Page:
304 up by cancer cells and showed phototoxicity to colon carcinoma cells under exposure to 514 nm light. PDT activity and two-photon fluorescence imaging using ORMOSIL nanoparticles encapsulating PpIX and NIR fluorophores IR-820 has been demonstrated (Fig. 6)70. PpIX-doped ORMOSIL nanoparticles were efficiently internalized by cancer cells, confirmed by two-photon fluorescence imaging. Additionally, two-photon-excited PpIX after internalization induced photocytotoxicity against cancer cells. In vivo NIR fluorescence imaging documented microinjected IR-820-doped ORMOSIL nanoparticles localized beneath 4-mm depth in the brain of a mouse after microinjection. Moreover, sentinel lymph node (SLN) mapping of mice was achieved using intradermally injected IR-820-doped ORMOSIL nanoparticles. NIR fluorescence imaging also confirmed that IR-820-doped ORMOSIL nanoparticles were also selectively accumulated in tumors after intravenous injection into mice bearing xenografted tumors. This study clearly demonstrated the high potential of NIR fluorophore-doped, PS-loaded ORMOSIL nanoparticles for effective PDT and bioimaging in the clinic. Mesoporous silica nanoparticles (MSNs) have been widely employed as a promising carrier for PDT due to large surface area, easily tunable pore size and volume, and chemical stability71,72. Utilization of PEG- and PEI-functionalized, ZnPc-loaded MSNs (PEG-PEI-MSNs/ZnPc) for PDT has been reported73. PEI played a role in facilitating endosomal escape of MSNs after endocytosis through a “proton sponge effect”74. As a result, phototoxicity of the nanoparticles against cancer cells was highly enhanced compared with MSNs/ZnPc. In vivo study demonstrated that PEG-PEI-MSNs/ ZnPc could be selectively accumulated in the tumor due to the EPR effect. Moreover, effective tumor destruction was achieved in tumorbearing mice upon intravenous injection of PEG-PEI-MSNs/ZnPc and the subsequent exposure to 680 nm light. FA-conjugated, ALA-loaded hollow MSNs (FA-ALA-hMSNs) were employed to transfer ALA into skin cancer cells for PDT75. FA-ALA-hMSNs showed efficient accumulation of ALA and PpIX in skin cancer cells through folate receptor–meditated endocytosis. Upon irradiation with light at 635 nm, FA-ALAhMSNs efficiently killed the skin cancer cells due to generation of phototoxic PpIX. A feasibility of using multifunctionalized MSNs for combined drug delivery and PDT was investigated76. The MSNs were equipped with PS drugs (i.e., porphyrin) and chemotherapy agents (i.e., camptothecin) for synergistic anticancer effects. The MSNs were also anchored with galactose to achieve enhanced cellular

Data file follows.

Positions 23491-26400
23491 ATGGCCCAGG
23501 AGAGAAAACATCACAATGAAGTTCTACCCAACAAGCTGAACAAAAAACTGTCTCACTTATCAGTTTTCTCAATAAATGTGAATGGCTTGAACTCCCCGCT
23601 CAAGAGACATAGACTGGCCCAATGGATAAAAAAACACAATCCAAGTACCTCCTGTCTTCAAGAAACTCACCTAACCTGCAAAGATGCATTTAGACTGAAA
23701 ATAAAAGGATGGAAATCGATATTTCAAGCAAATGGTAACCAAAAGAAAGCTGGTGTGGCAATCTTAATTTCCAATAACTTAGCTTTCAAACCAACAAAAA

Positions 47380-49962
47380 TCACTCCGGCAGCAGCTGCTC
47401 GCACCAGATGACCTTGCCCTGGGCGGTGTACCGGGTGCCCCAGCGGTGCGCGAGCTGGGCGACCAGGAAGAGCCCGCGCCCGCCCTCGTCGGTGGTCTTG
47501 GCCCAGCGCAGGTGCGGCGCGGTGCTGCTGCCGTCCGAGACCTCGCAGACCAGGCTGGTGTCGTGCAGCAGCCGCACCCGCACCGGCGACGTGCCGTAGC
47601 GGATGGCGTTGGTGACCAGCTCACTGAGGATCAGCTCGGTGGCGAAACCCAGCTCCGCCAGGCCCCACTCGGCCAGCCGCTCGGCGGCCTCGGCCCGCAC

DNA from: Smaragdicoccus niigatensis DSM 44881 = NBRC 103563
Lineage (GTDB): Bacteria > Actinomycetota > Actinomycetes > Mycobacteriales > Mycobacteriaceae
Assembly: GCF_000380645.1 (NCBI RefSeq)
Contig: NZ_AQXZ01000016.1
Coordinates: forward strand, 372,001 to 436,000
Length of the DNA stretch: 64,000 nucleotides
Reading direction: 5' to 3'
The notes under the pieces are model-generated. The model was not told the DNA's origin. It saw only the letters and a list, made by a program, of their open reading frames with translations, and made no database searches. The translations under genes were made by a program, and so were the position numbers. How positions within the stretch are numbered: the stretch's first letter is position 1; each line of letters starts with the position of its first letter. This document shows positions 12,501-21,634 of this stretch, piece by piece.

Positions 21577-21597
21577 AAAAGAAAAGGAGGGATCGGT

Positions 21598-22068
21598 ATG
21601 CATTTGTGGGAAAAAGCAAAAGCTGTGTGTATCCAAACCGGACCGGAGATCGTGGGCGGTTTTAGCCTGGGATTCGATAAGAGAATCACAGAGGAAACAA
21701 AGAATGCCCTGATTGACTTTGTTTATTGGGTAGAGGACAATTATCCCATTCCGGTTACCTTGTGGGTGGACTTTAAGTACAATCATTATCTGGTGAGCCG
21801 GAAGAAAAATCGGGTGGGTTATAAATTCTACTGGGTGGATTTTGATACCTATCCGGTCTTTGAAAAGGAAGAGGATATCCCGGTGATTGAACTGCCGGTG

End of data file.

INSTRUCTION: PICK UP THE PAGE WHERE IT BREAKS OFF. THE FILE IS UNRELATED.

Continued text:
Eun Ji Hong et al. uptake in colorectal cancer cells via galactose receptor–mediated endocytosis. The multifunctionalized MSNs indicated a significant synergistic effect for killing cancer cells under light at 650 nm due to combined anticancer drug delivery and PDT. MSNs with phosphorescent reagents were utilized as oxygen sensing PDT agents77. Phosphorescent Pd-meso-tetra(4-carboxyphenyl) porphyrin (PdTPP) that can detect oxygen in tissues via oxygen-dependent quenching of phosphorescence was used as a PS. When PdTPP-entrapped MSNs are internalized by MDA-MB 231 breast cancer cells and irradiated with 532 nm light, they induced photocytotoxic cell death. Simultaneously, PdTPP-loaded MSNs could act as imaging probes detecting the generation of singlet oxygen upon photo-irradiation.